South Carolina student found dead after entering car she thought was an Uber

Samantha Josephson
Samantha Josephson, left, in a family photo and, right, moments before disappearing. Photo credit: Colombia Police Department

A woman who got into a stranger's car thinking it was an Uber has been found dead.

Samantha Josephson, 21, from South Carolina went missing on Friday, and Colombia police confirmed her body had been found on Sunday morning.

CCTV footage recovered by police shows Josephson waiting outside a Colombia bar in the early hours of Friday morning, looking at her phone before getting into the car.

Friend Ashlynn Steele told her university newspaper, The Daily Gamecock, that Josephson mistook the car for an Uber.

After not being seen by friends until the afternoon of the following day, police were called and began a search for the car seen in the footage.

Her body was soon found in a rural area by local hunters, and a suspect was arrested in the city after he tried to flee the officer who pulled him over.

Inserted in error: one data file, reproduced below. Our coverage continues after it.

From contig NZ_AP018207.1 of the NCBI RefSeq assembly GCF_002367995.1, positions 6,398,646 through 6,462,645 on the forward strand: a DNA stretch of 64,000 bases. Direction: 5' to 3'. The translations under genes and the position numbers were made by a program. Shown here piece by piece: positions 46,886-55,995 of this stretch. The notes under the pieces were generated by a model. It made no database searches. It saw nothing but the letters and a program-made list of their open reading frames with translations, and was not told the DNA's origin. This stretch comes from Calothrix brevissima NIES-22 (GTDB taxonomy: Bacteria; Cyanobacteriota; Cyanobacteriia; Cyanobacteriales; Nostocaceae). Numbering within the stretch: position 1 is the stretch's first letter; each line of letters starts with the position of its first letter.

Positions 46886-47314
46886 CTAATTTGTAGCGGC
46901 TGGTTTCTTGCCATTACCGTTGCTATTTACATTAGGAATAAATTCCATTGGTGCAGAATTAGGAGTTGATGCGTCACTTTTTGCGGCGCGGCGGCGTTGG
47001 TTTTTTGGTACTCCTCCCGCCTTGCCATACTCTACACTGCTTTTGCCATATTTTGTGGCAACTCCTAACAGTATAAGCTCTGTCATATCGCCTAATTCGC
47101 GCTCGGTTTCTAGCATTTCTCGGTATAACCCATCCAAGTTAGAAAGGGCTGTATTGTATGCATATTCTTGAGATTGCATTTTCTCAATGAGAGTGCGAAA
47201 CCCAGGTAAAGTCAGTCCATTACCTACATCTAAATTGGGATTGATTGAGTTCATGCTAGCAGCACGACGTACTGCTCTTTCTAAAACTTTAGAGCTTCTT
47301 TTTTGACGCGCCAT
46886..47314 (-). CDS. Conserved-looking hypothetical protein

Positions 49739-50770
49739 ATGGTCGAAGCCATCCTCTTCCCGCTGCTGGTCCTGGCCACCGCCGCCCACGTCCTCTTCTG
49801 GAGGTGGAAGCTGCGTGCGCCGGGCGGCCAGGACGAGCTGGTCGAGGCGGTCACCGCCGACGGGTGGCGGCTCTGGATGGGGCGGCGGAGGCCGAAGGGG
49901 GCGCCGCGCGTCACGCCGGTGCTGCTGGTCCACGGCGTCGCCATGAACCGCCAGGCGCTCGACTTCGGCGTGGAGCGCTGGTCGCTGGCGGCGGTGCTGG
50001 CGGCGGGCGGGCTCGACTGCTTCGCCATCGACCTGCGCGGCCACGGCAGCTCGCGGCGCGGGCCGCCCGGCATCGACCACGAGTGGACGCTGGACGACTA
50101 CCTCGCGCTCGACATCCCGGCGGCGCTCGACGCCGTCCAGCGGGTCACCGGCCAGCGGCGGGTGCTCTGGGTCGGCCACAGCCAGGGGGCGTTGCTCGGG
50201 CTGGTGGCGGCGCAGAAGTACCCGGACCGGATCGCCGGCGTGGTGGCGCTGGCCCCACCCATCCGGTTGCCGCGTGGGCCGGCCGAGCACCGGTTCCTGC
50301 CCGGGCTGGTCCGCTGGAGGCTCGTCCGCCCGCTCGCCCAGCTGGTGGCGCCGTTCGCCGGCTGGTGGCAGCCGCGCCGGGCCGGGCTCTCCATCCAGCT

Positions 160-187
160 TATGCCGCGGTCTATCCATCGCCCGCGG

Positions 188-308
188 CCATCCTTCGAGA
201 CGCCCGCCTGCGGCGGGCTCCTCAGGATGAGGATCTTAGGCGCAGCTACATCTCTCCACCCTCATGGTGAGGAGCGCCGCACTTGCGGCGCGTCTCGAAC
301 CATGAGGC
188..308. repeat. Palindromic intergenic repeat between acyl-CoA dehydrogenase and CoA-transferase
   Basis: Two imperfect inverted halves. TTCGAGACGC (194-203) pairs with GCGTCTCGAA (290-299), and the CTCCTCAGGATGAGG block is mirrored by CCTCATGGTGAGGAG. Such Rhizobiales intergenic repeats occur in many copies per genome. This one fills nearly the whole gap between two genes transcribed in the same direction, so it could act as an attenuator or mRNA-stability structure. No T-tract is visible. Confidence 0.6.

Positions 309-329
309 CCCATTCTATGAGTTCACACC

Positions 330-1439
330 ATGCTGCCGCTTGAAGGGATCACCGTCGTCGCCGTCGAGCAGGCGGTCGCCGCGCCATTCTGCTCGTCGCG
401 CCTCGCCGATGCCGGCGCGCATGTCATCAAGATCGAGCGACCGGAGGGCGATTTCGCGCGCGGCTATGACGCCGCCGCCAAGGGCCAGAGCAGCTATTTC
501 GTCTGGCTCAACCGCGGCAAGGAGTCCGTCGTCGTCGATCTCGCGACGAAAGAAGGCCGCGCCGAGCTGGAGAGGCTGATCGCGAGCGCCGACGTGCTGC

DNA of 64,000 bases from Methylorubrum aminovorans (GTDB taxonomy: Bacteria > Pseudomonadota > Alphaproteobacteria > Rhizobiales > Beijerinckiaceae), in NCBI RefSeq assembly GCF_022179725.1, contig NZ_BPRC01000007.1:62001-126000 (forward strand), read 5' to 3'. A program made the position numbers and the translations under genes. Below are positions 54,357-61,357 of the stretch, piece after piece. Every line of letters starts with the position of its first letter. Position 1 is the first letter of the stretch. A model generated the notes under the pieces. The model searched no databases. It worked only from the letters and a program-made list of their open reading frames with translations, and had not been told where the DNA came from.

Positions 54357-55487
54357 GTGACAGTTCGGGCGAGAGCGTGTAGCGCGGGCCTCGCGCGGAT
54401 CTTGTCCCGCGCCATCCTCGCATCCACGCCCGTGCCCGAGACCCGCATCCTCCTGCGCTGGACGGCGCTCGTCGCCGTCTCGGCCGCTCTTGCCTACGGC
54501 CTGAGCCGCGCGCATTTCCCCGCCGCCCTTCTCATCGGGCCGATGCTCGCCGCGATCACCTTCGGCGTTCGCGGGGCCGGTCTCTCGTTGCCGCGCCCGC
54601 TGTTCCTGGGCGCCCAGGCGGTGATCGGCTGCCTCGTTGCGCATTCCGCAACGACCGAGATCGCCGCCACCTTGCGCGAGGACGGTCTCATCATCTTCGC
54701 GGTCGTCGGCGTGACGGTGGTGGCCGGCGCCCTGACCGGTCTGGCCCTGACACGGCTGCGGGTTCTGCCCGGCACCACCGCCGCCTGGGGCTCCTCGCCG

His car was found to have a large amount of blood inside the passenger and boot compartments, along with Josephson's cellphone, a container of liquid bleach, germicidal wipes and window cleaner.

The child safety locks on the passenger doors were also activated, meaning Josephson could not have escaped by opening them.

Nathaniel David Rowland, 24, has been charged with murder and kidnapping.


Josephson's father, Seymour, confirmed his daughter's passing in an emotional Facebook post.

"It is with tremendous sadness and of a broken heart that I post this! I will miss and love my baby girl for the rest of life. Samantha is no longer with us but she will not be forgotten."

Uber urges riders to check that the details of the driver and the car match the information in the app, which provides the driver's name and photo, as well as the make and model of the car and a license plate number.

Drivers are also provided the rider's name and should be able to specify who they are picking up when asked.

"In cases when you are helping someone request a ride through Uber who may have had a few drinks or is unfamiliar with the app, help them double check that the driver and vehicle match the details in the app - before they get in the car," wrote Wade Stormer, Uber's law enforcement liaison, in a blog post.

"Taking the extra step to double check these details is an important safety measure."

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